Saddle Creek | Neva Dinova | Reviews


You May Already Be Dreaming

Author: Gabe Vigh
12/27/2013 | | | Record Review
Neva Dinova's "You May Already Be Dreaming", is probably one of the better albums that you've never heard of. As their final release before disbanding, the album set a high-water mark for the Omaha, Nebraska group, melding country, rock and folk flavors with lead singer Jake Bellows' distinct vocals to create a remarkable set of songs. Released in 2008, it was the bands first release for Saddle Creek Records, Conor Obersts' imprint, and the label has plans to reissue the bands two earlier CD's as well.

'Clouds' got the most attention from this album, and it still gets the most plays on The tune uses a dirty sounding guitar riff and bleak lyrics to create a captivatingly dark mood before morphing into a frenetic squeal of guitar soloing that's quite cathartic. Bellows has a habit of penning fairly grim lyrics (I've seen the good ones/ I've seen 'em drown) that may turn off some listeners but his delivery never lacks conviction and the songs that result are highly compelling.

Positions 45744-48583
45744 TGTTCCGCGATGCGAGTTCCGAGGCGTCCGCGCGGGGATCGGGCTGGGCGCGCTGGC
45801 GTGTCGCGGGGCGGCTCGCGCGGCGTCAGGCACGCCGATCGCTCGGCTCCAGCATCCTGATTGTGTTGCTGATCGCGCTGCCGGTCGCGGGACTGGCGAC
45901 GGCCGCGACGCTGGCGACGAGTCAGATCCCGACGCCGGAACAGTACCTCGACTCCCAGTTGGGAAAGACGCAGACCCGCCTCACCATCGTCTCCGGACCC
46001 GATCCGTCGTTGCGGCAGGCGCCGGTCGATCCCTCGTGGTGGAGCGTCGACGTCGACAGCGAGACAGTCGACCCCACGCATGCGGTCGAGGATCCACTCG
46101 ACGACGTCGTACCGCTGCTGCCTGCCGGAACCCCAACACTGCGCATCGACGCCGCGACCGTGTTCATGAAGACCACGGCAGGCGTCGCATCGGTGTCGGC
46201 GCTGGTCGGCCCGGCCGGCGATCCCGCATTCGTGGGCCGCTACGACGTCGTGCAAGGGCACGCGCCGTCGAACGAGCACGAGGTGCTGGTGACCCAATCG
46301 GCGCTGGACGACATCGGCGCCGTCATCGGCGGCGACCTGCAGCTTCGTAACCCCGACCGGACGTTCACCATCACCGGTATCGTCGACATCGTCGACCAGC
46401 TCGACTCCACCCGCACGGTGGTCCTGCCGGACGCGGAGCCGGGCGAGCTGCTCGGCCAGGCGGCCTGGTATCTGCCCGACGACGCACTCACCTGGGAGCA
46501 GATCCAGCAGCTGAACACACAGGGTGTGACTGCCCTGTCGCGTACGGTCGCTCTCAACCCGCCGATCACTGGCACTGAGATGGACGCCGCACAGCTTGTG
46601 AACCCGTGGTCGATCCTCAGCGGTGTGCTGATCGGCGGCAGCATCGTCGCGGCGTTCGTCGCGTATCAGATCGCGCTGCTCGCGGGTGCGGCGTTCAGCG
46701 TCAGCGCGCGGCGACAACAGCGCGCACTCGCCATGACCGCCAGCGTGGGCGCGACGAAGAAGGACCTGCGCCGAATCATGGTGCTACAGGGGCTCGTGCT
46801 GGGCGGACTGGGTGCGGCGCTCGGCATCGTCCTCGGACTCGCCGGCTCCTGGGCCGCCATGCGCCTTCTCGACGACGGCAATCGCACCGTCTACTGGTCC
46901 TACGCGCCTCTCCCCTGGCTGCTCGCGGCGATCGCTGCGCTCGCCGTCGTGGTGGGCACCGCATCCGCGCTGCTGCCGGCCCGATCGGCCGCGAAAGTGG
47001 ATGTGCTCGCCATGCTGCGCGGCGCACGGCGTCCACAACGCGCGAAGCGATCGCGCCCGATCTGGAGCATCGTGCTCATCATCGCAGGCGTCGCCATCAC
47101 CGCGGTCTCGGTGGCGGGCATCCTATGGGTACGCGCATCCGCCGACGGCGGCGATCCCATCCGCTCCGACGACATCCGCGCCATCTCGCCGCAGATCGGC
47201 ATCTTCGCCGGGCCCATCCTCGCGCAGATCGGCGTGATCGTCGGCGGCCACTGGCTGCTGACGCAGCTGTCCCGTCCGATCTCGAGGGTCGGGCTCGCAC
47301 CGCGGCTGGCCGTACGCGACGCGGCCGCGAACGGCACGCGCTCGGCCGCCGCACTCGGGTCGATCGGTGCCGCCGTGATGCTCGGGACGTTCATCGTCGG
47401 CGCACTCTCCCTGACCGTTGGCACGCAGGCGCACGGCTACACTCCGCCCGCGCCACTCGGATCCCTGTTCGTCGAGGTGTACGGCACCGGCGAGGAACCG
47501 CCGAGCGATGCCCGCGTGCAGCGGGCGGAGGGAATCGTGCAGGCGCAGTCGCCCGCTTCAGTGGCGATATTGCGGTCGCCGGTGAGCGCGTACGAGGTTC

Hot on its heels comes 'Supercomputer', another spooky number with clever lyrics using science and math to describe a dysfunctional world. The song structure is unique, and Bellows manages to channel some profound expressions of disillusionment while somehow keeping the song catchy. "I'm gonna sing you a song" he promises, "And it will break your soul".

If these offers sound a bit heavy for your taste, try 'Will the Ladies Send You Flowers', a more straightforward country-western jaunt, or 'She's a Ghost' a slow country waltz with love-sick lyrics that benefit from just the right mixture of dejection and hope.

It's rare to find an album like this, and to find a vocalist like Bellows. His lyrics are insightful, disturbing, wise and perennially weary and the songwriting on 'You May Already Be Dreaming' is consistently excellent. With little promise of new material coming from Neva Dinova anytime soon (Bellows has been recording solo since 2010) the tracks on 'Dreaming' seem all the more vital. It's like the band was able to bottle lightning, or at least a melancholy variety of grape that ages well.